Hatch and Lee split on Afghanistan drawdown
Washington • President Barack Obama promised that "the tide of war is receding" in an announcement that he would end the surge in troops to Afghanistan by mid-2012 a move that split Utah's federally elected officials.
Sen. Orrin Hatch, R-Utah, lobbed some heavy criticism at the president for not only announcing the drawdown of 33,000 troops by the end of next summer, but for not sending more soldiers to Afghanistan back in 2009 as former commander Stanley McChrystal had proposed.
"Two years ago, the president announced a flawed Afghanistan strategy of winning on the cheap and ignoring the counsel of the commanders on the ground," Hatch said. "By again refusing to listen to our commanders and instead listening to his political base, the president risks more bloodshed, instability and upheaval."
Hatch said he "hopes my fears are proven wrong."
The senator argues that Obama put politics above the decisions of his military leaders, who have called for a "modest" reduction in troops.
But Hatch's colleague, Sen. Mike Lee, R-Utah, had the opposite reaction to Obama's announcement, saying what the president is doing is exactly what he promised to do when he increased the troop level to 100,000 in 2009.
"I am encouraged the president has followed through on his pledge to begin the drawdown of forces in Afghanistan this summer," Lee said. "The progress that has been made justifies a reduction in the number of troops engaged in intensive combat operations."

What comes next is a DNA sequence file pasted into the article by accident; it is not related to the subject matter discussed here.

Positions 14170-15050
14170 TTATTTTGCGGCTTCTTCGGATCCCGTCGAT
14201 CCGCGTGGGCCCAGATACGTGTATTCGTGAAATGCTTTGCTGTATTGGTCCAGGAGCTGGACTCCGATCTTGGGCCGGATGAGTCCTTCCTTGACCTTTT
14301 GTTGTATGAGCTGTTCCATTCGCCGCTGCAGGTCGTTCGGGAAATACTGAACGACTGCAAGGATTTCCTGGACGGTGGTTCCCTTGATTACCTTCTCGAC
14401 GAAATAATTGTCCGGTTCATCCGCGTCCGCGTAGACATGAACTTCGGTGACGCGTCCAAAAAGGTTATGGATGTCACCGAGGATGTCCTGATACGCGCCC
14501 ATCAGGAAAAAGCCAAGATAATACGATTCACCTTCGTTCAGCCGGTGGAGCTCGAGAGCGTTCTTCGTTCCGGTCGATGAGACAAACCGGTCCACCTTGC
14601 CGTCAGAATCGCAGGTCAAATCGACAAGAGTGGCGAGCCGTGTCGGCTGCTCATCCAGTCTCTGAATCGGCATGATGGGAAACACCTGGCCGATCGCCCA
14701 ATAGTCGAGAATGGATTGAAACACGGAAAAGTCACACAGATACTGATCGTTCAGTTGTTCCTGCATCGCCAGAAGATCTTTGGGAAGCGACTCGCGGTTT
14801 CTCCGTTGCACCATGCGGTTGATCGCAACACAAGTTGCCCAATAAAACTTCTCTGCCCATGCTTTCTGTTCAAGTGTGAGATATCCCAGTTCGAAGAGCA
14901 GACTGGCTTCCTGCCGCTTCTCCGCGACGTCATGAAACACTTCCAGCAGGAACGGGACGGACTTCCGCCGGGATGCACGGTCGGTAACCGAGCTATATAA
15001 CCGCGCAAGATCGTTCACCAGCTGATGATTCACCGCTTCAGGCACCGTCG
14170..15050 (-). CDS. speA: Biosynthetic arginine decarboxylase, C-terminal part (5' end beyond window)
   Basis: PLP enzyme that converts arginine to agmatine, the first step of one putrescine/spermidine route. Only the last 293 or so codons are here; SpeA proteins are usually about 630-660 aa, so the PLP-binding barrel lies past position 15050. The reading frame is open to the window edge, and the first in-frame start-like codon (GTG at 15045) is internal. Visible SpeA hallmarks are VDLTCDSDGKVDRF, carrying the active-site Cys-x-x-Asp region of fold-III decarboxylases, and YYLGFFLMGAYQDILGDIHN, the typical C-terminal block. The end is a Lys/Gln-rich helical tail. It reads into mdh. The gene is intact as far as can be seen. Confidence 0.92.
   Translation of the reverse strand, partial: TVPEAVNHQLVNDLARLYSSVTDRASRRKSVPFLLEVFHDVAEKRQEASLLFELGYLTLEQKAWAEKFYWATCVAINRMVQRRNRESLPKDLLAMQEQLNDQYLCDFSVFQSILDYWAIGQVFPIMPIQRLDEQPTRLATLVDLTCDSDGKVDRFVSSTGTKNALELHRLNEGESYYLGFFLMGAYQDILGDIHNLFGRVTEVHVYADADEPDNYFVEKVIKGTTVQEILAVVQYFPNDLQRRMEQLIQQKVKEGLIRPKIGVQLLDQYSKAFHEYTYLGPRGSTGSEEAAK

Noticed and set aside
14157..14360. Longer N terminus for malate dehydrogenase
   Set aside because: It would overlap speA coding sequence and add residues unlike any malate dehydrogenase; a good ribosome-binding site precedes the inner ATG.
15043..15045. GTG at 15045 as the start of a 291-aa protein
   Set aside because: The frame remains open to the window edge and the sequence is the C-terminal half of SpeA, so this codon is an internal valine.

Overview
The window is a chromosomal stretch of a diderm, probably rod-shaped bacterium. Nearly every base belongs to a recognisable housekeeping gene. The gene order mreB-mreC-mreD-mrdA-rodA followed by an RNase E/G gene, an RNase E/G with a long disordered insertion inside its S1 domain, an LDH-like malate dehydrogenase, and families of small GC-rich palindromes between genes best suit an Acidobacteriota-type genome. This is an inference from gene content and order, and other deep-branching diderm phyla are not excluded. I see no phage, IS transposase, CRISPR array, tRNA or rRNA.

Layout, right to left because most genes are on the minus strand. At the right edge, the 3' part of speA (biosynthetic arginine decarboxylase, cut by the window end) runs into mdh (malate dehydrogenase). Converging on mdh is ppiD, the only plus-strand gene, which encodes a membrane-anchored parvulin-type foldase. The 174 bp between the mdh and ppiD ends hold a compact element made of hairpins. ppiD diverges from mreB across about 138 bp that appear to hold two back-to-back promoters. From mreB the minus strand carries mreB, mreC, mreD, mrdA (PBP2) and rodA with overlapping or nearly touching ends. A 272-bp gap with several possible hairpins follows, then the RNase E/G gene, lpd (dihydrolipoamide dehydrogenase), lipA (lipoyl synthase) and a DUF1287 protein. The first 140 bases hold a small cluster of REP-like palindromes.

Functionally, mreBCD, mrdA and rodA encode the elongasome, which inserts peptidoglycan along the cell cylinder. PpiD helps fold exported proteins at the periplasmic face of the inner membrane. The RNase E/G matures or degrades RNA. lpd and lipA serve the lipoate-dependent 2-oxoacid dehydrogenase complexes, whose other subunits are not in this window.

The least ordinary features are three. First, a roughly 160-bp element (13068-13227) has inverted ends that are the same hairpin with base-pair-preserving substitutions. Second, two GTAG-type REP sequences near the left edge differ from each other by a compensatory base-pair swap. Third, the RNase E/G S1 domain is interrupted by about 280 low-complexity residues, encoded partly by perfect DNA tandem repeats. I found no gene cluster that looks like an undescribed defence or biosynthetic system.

Lee may agree with Obama's decision today, but warned that future reductions should be based on "our capacity to eliminate any new terrorist threats."
That's similar to what the president promised, a slow shift to a more targeted war mission focused on suspected terrorists and Taliban insurgents. Obama plans to reduce the number of service members in Afghanistan by 10,000 at the end of the year and by a total of 33,000 by the end of next summer. He cited gains against al-Qaida, including the killing of Osama bin Laden, as justification for the drawdown.
In the House, Rep. Rob Bishop, R-Utah, said he supports the "eventual drawdown of our troops in Afghanistan but it must be done with the full support and direction of the commanders on the ground and not solely for political purposes."
Rep. Jim Matheson, the lone Democrat in Utah's delegation, said that's exactly what has happened.
"I support a drawdown of troops in Afghanistan. I am glad to see the president following the advice of General Petraeus," Matheson said, referencing the commander of the Afghanistan war.
Chaffetz, who has called for the end of the war, agreed with the drawdown but thinks it should be much deeper and faster.
"I'm glad to see some of the troops coming home. I wish we would bring more of them home sooner," said Chaffetz. "We need to refocus the mission on counterterrorism rather than nation building."
Meanwhile, former Utah Gov. Jon Huntsman Jr., who launched his presidential campaign on Tuesday, argues that Obama should have increased the speed of withdrawal.
"We need a safe but rapid withdrawal which encourages Afghans to assume responsibility, while leaving in place a strong counter intelligence and special forces effort proportionate to the threat," Huntsman, who in April stepped down as U.S. ambassador to China, said Wednesday.